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Author Topic: Whats everyone reading?  (Read 541690 times)


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Re: Whats everyone reading?
« Reply #6435 on: 09 November, 2018, 09:39:35 am »
Currently reading Stephen King's latest book, Elevation*. I haven't finished it yet, but so far it's quite a sweet endearing story with a curious premise. (The main character is losing weight at a phenomenal rate, yet he looks and feels the same. i.e this is not Thinner where the guy actually does get thin and weak.) The scales also show the same weight regardless of what he is carrying or wearing. There is also an interesting thread concerning a married lesbian couple who are the main protagonist's neighbours, and how they deal with prejudism, etc.

I read this yesterday afternoon. It's a very pleasant story which is more curious than it is Horror. Worth a read and a lot better than...

...Doctor Sleep - which starts well and finishes very poorly, IMO. The initial exploration of Danny Torrances' character and his Struggle with Alcohol addiction (just like good 'ol Dad) is interesting enough but the Enemies of the piece (Nomadic Steam* drinkers) just seemed silly more than anything. Very disappointing and not as good as...

...11/22/63 - which is about a guy trying to prevent the assassination of JFK by travelling through a magic door. It's better than I make it sound and has a beautiful ending.


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Re: Whats everyone reading?
« Reply #6436 on: 09 November, 2018, 02:59:17 pm »
Can anyone identity this book - a long shot 'cos I remember virtually nothing about it - may have been Heinlein or Clarke (or maybe another). All I can remember is that it featured a family spaceship crew - a man, his son and daughter in law. I gave up after a multi page discussion about who should be the next captain and the chain of command and ship protocol.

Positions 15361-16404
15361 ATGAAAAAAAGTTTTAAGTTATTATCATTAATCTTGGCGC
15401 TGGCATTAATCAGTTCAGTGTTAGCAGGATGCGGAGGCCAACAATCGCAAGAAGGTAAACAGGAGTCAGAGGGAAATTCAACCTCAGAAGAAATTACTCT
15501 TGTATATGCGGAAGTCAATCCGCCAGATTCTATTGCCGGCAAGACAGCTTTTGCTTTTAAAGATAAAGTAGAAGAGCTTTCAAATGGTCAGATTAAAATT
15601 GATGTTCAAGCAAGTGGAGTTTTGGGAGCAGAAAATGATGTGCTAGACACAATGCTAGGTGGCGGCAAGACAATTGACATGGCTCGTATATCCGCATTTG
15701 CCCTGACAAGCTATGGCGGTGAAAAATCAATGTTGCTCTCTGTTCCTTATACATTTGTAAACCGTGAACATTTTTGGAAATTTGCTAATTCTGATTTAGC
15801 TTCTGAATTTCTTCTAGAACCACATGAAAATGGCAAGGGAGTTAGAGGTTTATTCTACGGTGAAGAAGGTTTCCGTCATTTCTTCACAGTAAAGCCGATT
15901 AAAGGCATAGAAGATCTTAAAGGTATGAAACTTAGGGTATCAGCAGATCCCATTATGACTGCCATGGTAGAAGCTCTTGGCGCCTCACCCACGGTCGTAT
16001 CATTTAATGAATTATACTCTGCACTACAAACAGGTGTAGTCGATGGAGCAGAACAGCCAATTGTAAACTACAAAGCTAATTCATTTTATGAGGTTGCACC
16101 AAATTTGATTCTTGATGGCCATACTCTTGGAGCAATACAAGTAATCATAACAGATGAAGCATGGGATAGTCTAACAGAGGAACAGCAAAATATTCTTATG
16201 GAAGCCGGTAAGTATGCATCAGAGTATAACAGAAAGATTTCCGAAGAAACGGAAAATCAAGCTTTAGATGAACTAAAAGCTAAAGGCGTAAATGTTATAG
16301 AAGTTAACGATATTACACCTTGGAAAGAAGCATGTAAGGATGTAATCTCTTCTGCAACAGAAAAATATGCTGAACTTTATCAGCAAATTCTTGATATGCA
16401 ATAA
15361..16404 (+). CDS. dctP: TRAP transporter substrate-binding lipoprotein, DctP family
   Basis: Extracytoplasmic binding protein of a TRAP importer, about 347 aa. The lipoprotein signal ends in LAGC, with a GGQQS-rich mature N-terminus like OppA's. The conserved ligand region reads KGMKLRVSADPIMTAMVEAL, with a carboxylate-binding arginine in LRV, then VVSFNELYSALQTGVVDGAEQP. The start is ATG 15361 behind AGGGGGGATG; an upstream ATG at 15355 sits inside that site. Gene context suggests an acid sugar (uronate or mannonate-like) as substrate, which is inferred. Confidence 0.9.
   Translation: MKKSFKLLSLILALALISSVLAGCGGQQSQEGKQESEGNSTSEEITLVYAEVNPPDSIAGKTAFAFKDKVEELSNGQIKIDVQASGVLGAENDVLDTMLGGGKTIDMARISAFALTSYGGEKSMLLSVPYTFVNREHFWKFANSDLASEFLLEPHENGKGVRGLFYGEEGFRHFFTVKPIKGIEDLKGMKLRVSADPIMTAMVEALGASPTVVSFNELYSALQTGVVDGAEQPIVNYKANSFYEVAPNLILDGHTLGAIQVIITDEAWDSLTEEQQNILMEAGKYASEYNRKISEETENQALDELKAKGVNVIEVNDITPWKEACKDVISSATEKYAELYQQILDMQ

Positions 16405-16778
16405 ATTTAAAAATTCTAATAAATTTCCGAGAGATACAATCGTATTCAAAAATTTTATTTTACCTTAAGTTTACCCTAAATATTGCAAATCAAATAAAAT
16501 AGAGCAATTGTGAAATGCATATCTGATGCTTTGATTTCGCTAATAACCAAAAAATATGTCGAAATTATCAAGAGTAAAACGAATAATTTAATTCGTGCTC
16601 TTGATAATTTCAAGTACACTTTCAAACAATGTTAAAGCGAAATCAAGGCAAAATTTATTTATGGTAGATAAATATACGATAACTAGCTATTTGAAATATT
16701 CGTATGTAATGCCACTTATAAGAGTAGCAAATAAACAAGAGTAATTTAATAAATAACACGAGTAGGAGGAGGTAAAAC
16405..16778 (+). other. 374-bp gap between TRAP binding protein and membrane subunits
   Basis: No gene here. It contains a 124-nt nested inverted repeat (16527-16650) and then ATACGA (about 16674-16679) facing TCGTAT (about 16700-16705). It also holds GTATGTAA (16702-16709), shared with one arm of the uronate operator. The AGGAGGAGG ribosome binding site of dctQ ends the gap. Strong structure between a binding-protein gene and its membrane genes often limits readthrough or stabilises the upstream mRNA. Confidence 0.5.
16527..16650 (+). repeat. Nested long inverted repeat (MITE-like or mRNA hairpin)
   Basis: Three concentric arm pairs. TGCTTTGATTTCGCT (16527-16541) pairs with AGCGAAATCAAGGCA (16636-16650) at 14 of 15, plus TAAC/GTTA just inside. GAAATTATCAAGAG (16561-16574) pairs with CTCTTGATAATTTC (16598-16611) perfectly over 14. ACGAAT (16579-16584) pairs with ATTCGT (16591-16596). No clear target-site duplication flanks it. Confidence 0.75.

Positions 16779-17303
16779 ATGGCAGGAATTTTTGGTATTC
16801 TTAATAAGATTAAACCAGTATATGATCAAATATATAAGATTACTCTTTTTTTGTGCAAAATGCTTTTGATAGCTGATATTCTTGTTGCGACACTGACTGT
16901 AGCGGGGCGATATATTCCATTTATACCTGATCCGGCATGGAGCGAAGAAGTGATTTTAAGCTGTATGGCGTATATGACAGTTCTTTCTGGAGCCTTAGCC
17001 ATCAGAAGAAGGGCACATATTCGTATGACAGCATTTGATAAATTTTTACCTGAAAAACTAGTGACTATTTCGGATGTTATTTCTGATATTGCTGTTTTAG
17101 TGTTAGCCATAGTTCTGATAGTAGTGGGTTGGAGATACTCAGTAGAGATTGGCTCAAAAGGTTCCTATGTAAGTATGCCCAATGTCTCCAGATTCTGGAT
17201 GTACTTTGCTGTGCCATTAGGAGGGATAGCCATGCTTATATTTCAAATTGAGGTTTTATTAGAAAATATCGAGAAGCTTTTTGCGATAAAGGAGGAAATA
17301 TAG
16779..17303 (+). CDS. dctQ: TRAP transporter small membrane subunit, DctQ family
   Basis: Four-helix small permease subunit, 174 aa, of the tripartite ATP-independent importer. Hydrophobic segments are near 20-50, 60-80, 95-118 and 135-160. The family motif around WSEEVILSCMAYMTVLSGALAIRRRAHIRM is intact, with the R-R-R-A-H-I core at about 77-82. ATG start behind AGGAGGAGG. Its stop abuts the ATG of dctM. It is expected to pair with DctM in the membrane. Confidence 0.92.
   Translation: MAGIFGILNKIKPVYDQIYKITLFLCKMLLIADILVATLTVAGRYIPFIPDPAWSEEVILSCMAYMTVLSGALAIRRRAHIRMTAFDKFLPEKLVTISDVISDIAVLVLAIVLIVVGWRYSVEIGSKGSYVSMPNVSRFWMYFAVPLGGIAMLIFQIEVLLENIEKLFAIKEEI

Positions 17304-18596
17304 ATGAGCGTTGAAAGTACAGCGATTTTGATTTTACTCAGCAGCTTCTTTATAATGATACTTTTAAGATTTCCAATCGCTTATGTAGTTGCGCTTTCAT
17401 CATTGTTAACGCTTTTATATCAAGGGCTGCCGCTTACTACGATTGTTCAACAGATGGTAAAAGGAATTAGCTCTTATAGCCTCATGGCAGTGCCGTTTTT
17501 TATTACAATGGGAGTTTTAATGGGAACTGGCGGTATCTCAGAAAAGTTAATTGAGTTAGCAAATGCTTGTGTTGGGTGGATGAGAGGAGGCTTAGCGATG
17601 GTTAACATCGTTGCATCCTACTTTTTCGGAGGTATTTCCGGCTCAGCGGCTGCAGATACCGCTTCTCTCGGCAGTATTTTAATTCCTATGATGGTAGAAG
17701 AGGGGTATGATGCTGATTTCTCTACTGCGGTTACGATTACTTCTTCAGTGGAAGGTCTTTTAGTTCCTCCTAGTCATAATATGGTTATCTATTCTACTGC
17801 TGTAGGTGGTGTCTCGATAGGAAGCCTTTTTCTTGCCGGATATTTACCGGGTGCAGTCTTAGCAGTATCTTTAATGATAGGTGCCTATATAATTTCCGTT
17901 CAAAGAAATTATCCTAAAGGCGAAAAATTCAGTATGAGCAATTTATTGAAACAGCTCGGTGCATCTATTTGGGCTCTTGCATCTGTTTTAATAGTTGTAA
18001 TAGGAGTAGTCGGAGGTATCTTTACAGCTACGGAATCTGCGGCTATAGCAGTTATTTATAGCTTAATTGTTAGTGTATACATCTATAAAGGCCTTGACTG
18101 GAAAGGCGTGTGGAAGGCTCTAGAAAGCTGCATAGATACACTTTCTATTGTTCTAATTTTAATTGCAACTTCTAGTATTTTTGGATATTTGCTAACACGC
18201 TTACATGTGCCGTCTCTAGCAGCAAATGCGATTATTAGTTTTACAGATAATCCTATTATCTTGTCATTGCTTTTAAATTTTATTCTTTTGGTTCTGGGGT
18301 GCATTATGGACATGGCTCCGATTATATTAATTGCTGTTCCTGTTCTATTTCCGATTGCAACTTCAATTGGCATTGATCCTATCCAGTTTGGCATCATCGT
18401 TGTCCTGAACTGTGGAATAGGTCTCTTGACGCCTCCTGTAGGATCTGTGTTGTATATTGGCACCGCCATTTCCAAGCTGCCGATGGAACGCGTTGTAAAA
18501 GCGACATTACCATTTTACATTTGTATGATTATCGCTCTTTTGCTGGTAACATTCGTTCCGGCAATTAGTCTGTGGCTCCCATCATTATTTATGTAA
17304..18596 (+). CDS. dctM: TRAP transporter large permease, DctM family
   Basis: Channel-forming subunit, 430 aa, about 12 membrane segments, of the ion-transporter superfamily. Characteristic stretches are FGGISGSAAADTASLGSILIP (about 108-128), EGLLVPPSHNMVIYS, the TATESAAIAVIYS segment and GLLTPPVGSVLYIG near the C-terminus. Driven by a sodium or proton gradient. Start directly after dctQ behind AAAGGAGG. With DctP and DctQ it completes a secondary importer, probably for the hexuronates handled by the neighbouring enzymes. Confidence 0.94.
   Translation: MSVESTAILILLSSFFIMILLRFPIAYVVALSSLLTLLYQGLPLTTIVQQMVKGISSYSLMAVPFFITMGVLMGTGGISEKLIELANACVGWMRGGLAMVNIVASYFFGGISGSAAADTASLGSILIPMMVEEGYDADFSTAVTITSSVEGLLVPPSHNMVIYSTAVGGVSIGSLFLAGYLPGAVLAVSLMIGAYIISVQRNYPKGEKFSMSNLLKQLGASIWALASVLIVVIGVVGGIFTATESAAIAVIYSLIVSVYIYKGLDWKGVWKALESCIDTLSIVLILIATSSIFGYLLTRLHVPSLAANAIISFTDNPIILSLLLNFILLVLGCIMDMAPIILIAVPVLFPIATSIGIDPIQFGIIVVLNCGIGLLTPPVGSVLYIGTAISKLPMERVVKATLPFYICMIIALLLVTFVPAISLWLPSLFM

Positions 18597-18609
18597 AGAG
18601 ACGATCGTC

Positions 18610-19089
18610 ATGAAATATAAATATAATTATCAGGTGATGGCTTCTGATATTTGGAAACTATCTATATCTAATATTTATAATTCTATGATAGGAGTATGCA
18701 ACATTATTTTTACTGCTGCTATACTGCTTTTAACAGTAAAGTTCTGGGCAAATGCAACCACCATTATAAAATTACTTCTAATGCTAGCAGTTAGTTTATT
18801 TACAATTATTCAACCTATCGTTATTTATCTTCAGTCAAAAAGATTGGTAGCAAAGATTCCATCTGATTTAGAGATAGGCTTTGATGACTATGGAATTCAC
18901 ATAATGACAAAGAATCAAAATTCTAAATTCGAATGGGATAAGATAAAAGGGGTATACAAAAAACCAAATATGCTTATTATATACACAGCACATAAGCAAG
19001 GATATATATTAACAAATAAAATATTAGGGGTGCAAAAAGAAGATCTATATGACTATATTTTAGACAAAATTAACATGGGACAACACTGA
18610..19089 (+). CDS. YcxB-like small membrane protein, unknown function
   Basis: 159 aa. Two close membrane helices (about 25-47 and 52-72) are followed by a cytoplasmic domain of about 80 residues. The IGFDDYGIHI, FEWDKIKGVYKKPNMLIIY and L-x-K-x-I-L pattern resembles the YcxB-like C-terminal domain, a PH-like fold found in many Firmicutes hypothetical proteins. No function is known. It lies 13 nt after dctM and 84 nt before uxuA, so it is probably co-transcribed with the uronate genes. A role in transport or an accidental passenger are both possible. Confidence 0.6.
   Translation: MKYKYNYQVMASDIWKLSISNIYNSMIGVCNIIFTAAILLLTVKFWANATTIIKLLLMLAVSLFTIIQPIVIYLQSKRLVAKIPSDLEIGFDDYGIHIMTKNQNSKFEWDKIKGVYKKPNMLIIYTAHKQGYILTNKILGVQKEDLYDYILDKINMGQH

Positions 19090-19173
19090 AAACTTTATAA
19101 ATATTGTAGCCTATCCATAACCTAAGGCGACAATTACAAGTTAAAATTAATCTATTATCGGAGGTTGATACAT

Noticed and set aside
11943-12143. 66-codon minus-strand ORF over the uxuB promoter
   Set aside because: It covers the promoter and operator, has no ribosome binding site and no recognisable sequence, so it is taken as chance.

That sounds like it might be The Number of the Beast by Heinlein, though as I recall, the main characters are a man, his girlfriend and her father (and his girlfriend), all of whom are deliberate allusions to characters in Edgar Rice Burroughs' Mars books. It's been almost forty years since I read it, but I'd been a huge Heinlein fan and then this one came along and it was just ponderous, incomprehensible, self-indulgent waffle. One of those books where you go, "Yeah... he's lost it."
-- Mike

Cheers Mike, I just looked that up and I think you're right - interesting wiki article about it and all the self-referential in-jokes. Seems to be regarded as universally awful, even by his biggest fans:

Heinlein buff David Potter explained on alt.fan.heinlein, in a posting reprinted on the Heinlein Society, that the entire book is actually "one of the greatest textbooks on narrative fiction ever produced, with a truly magnificent set of examples of HOW NOT TO DO IT right there in the foreground, and constant explanations of how to do it right, with literary references to people and books that DID do it right, in the background." He noted that "every single time there's a boring lecture or tedious character interaction going on in the foreground, there's an example of how to do it RIGHT in the background."